Under the Night

Written by Alan Glynn

Review written by Andrew Hill

A former Customs and Police Officer, Andrew Hill is just putting the finishing touches to the first book in a crime series set in the New Forest, where he lived for 30 years. An avid reader across the crime genre and regular at Crimefest, he now lives in West Sussex and works in property.


Under the Night
Faber and Faber
RRP: £12.99
Released: October 4 2018
PBK

This thriller serves as a sequel (as well as a prequel) to Glynn’s well-received 2001 debut, The Dark Fields, which was the basis of the 2011 film Limitless, both which featured the use of pharmaceuticals to enhance human capabilities.

Alan Glynn turns his attention back to the mind expanding smart drug MDT-48 and uses a dual timeline to adroitly straddle the period covered in The Dark Fields as well as cast an eye back in time. He uses a grandfather and grandson as central protagonists straddling the CIA’s MK-Ultra experiments with LSD in the 1950s and 60s.

Ned Sweeney, the grandfather, emerges from an apartment in New York feeling slightly odd, not drunk, but something else. He’d been boozing with his boss, Matt Drake and a shadowy guy called Mike Sutton (who turns out to be a CIA operative). It appears that Sutton has slipped Sweeney a dose of MDT-48, whilst Drake has been given LSD. Within 24 hours, Drake is dead (having walked out into oncoming traffic) while Sweeney is seeing the world through a very different perspective.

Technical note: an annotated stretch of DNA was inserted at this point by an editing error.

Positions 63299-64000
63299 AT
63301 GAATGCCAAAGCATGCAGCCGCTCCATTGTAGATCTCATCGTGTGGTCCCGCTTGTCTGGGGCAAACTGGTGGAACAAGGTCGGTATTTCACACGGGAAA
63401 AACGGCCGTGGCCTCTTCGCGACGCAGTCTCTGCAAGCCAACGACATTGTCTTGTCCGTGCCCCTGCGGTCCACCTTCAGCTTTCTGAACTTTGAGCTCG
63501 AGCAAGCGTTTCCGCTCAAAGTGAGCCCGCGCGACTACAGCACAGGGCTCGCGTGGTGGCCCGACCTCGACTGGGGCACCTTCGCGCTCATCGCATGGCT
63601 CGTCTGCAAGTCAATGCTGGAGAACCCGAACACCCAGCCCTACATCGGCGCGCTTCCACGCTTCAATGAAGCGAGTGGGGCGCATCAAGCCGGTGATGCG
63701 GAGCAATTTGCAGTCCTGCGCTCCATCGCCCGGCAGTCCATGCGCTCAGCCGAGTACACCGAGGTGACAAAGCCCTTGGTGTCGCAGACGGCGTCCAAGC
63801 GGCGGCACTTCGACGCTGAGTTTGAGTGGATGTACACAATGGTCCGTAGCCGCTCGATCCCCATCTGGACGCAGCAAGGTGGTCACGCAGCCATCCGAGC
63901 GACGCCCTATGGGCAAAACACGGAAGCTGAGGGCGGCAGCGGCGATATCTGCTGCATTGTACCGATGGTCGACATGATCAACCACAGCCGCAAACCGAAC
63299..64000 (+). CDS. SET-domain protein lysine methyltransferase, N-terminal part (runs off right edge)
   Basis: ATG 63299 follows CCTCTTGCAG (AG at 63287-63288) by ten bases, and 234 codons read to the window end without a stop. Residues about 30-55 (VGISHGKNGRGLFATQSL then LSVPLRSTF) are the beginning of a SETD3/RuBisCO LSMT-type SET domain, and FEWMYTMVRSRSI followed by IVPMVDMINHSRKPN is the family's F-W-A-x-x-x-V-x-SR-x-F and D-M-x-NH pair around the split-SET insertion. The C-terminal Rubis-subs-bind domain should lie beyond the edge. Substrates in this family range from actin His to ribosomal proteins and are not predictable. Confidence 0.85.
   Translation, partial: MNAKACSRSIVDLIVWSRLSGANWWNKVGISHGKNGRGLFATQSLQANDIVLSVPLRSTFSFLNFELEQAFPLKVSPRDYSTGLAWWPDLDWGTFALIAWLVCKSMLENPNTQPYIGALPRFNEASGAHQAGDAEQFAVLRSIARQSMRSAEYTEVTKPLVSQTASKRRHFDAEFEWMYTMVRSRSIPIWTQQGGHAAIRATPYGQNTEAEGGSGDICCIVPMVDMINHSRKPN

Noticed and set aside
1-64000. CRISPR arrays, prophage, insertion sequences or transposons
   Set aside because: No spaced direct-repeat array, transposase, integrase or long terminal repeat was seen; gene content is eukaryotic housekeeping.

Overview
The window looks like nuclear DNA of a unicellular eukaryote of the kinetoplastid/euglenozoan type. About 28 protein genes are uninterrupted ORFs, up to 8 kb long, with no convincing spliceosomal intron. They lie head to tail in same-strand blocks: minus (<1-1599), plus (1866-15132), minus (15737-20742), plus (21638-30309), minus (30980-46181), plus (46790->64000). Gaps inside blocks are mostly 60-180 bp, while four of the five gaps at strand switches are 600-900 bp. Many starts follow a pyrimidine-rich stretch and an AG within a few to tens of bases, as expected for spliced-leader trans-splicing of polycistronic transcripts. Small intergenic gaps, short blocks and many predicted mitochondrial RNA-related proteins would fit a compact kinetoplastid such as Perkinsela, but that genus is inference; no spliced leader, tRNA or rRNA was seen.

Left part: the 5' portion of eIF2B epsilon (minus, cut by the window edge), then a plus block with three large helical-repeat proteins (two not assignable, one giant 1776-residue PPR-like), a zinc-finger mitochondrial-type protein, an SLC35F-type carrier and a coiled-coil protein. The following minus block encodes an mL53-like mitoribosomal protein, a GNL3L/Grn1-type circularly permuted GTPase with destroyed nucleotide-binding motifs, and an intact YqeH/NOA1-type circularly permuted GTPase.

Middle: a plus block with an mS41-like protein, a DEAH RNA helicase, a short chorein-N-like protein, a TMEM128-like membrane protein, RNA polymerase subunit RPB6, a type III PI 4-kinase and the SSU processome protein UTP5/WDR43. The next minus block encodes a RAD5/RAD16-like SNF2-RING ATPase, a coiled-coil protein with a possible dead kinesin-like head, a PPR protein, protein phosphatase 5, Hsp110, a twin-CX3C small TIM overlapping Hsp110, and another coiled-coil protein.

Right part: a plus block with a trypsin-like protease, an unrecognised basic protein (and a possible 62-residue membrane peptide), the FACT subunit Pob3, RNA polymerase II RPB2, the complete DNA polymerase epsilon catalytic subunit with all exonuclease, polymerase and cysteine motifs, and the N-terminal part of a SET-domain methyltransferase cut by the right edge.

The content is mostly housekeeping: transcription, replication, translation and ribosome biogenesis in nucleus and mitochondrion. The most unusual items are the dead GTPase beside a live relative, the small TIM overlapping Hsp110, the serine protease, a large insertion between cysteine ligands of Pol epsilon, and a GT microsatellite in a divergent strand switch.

Ray Sweeney, the grandson, operates a political research firm and he had been led to believe that his grandfather committed suicide. He’s currently working for Congresswoman Stephanie Proctor. Her father is the almost legendary Clay Proctor, a former Secretary of Defence under Nixon. A not-so-by-chance meeting with Clay Proctor leads Sweeney Jnr to believe that his grandfather was murdered, and makes the decision to try uncover the truth.

We then go back in time with Sweeney Snr, who has now secured a supply of MDT-48, as he meets with characters such as Marilyn Monroe, Marlon Brando and Lyndon Johnson. He gets so much attention in New York, that he moves to California and adopts a new persona. His story evolves into a series of vignettes with the aforementioned historical figures who credit Sweeney Snr for helping them in their careers. It’s a clever plot device, fictionalising real-life history to weave an interesting fictional thriller, not unlike Winston Groom did with his 1986 novel Forrest Gump (that was later filmed to great acclaim featuring Tom Hanks in the eponymous role).

If you love a conspiracy theory, then this is for you, a distillation of CIA shenanigans, experimental drugs, suicide/murders, the immunity of ‘The One Percent’, big pharma, Mad Men and political expediency.

It’s a heady mix that had me hooked (pun intended).



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